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February 1991

Multidisciplinary Baseline Assessment of Homosexual Men With and Without Human Immunodeficiency Virus Infection: III. Neurologic and Neuropsychological Findings

Author Affiliations

From the HIV Center for Clinical and Behavioral Studies, New York State Psychiatric Institute and Columbia University (Drs Stern, Marder, Bell, Chen, Dooneief, Richards, Sano, Williams, Gorman, Ehrhardt, and Mayeux, and Mr Goldstein and Ms Mindry), and the Departments of Neurology (Drs Stern, Marder, Bell, Chen, Dooneief, Richards, Sano, Williams, and Mayeux, and Mr Goldstein and Ms Mindry) and Psychiatry (Drs Stern, Williams, Gorman, Ehrhardt, and Mayeux), College of Physicians and Surgeons of Columbia University, New York, NY.

Arch Gen Psychiatry. 1991;48(2):131-138. doi:10.1001/archpsyc.1991.01810260039006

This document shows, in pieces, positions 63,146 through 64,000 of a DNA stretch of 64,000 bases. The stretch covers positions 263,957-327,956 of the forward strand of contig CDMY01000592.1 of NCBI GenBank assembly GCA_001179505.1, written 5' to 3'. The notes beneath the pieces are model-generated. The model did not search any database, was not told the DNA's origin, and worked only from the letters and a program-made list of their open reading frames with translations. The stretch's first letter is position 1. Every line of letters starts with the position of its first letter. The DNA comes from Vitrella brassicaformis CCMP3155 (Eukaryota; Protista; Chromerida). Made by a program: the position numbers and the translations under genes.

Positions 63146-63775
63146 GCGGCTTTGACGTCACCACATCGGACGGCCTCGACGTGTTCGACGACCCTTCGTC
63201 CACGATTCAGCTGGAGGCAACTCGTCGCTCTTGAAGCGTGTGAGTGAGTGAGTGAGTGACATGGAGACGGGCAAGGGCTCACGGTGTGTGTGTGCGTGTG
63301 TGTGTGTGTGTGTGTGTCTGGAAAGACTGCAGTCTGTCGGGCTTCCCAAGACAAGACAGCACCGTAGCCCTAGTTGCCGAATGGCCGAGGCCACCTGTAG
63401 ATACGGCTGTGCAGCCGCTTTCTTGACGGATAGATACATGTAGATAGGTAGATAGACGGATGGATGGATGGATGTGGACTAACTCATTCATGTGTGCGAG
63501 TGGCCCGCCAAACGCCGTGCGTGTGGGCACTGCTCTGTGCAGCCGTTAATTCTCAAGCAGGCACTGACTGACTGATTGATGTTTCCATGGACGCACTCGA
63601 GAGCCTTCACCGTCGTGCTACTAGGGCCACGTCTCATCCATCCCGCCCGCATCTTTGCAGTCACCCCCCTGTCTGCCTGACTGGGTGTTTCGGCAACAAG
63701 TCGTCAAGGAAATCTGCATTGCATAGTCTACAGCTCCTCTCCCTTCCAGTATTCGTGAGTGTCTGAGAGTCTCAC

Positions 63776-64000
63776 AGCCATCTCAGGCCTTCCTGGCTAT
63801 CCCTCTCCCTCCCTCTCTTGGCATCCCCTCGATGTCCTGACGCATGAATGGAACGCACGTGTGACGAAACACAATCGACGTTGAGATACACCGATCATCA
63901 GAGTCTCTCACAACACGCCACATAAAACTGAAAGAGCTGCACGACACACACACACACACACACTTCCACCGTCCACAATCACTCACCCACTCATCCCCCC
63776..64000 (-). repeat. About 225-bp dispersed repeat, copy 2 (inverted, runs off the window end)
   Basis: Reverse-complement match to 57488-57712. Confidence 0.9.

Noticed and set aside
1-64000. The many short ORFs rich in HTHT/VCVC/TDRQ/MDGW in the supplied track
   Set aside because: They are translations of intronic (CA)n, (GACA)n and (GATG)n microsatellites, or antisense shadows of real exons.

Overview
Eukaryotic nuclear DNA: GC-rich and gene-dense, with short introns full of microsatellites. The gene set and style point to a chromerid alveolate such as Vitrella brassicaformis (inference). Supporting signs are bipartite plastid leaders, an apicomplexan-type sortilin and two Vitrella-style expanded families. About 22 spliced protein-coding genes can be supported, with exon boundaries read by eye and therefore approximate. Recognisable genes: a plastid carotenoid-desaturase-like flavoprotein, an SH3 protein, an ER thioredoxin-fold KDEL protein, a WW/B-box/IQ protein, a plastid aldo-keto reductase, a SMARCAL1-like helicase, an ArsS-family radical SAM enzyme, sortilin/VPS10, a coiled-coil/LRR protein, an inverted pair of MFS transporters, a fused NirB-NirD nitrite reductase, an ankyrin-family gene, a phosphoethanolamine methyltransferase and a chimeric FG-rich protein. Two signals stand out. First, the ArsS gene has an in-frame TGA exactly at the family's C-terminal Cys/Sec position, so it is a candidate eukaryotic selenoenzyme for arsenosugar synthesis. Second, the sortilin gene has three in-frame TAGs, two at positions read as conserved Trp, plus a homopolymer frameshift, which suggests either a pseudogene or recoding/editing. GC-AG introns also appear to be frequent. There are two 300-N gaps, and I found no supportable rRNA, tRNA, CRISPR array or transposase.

• We explored the possibility that neurologic and neuropsychological changes constitute the earliest detectable manifestations of human immunodeficiency virus (HIV) infection. Without knowledge of HIV status, we assessed neurologic signs and symptoms and administered a battery of neuropsychological tests to 208 homosexual men, of whom 84 were HIV negative, 49 were HIV positive and asymptomatic, 29 were mildly symptomatic, and 46 had significant medical symptoms but not the acquired immunodeficiency syndrome. There was no difference between the HIV-negative and HIV-positive men in the frequency of neurologic signs or of defective or borderline performance on any neuropsychological test. However, HIV-positive men performed slightly but significantly worse than HIV-negative men on tests of verbal memory, executive function, and language. Similar results were obtained when comparisons were limited to HIV-positive medically asymptomatic and HIV-negative men. There was no degradation of neurologic status or neuropsychological performance across stages of HIV severity, but neurologic and neuropsychological summary scores correlated with CD4/CD8 ratios in the HIV-positive group. Ratings of neurologic signs and symptoms correlated with neuropsychological summary scores in the HIV-positive group only. Cognitive complaints were more frequent in the HIV-positive men; they correlated with actual test performance in the HIV-positive but not HIV-negative men. The constellation of subjective and objective neuropsychological and neurologic findings suggests the possibility of a definable syndrome associated with HIV infection in asymptomatic individuals.

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